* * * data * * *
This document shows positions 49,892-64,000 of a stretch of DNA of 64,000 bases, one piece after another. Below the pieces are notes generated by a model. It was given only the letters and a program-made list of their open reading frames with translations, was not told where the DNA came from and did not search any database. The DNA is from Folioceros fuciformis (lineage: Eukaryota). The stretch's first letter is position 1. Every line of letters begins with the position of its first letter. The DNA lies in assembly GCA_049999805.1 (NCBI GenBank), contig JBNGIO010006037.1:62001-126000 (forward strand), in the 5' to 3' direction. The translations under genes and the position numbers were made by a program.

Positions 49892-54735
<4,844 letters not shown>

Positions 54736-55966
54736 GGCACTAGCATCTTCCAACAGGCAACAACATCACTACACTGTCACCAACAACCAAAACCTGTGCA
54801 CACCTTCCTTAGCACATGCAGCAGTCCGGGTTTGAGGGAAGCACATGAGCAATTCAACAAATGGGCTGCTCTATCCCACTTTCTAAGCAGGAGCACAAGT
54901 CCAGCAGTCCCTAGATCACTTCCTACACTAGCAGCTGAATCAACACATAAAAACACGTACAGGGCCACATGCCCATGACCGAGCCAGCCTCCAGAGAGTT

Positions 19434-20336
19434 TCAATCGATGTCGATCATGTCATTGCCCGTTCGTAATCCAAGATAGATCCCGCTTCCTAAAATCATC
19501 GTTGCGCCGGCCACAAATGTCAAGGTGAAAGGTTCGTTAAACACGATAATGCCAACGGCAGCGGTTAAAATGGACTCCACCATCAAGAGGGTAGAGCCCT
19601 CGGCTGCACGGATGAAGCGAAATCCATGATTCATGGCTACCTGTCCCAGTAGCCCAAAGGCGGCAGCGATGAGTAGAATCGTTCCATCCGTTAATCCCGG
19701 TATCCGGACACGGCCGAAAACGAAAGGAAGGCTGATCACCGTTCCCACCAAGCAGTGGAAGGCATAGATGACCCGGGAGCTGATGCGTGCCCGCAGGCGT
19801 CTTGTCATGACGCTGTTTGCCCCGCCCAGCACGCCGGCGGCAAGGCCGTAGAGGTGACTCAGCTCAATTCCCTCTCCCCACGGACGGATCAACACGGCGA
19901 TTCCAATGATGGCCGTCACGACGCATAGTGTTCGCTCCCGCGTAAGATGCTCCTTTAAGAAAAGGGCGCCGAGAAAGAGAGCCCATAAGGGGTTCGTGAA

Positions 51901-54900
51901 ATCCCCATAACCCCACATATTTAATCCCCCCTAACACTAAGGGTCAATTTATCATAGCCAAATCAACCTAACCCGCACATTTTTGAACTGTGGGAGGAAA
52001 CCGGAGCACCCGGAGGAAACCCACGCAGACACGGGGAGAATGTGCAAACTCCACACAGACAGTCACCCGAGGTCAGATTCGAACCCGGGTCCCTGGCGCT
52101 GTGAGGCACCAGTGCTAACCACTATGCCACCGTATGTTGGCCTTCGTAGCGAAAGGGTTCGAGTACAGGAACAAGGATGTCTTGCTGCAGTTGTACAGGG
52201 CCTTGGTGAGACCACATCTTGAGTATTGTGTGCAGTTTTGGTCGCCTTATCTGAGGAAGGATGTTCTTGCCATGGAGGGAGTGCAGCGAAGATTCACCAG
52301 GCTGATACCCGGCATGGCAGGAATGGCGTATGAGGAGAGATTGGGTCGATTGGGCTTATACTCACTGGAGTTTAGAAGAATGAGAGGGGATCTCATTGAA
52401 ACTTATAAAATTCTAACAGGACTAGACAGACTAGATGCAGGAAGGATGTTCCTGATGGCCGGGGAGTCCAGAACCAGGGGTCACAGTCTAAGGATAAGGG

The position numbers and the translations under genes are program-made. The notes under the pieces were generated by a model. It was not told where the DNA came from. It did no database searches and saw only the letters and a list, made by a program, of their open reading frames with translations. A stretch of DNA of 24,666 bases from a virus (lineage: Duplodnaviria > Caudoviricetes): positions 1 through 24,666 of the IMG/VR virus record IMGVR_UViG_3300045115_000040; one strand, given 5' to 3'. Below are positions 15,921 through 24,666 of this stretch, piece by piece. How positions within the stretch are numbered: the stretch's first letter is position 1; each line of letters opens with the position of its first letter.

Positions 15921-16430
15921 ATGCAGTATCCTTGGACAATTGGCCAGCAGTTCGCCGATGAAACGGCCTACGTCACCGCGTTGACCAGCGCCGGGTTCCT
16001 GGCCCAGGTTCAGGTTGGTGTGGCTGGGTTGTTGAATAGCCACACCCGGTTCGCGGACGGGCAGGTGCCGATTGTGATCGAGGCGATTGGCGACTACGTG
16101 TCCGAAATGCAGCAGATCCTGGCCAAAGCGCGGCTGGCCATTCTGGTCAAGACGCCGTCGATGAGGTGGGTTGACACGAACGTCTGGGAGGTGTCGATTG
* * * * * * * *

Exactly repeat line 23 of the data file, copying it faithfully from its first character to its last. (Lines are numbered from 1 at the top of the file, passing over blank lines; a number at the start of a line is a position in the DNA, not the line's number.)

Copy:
Positions 15921-16430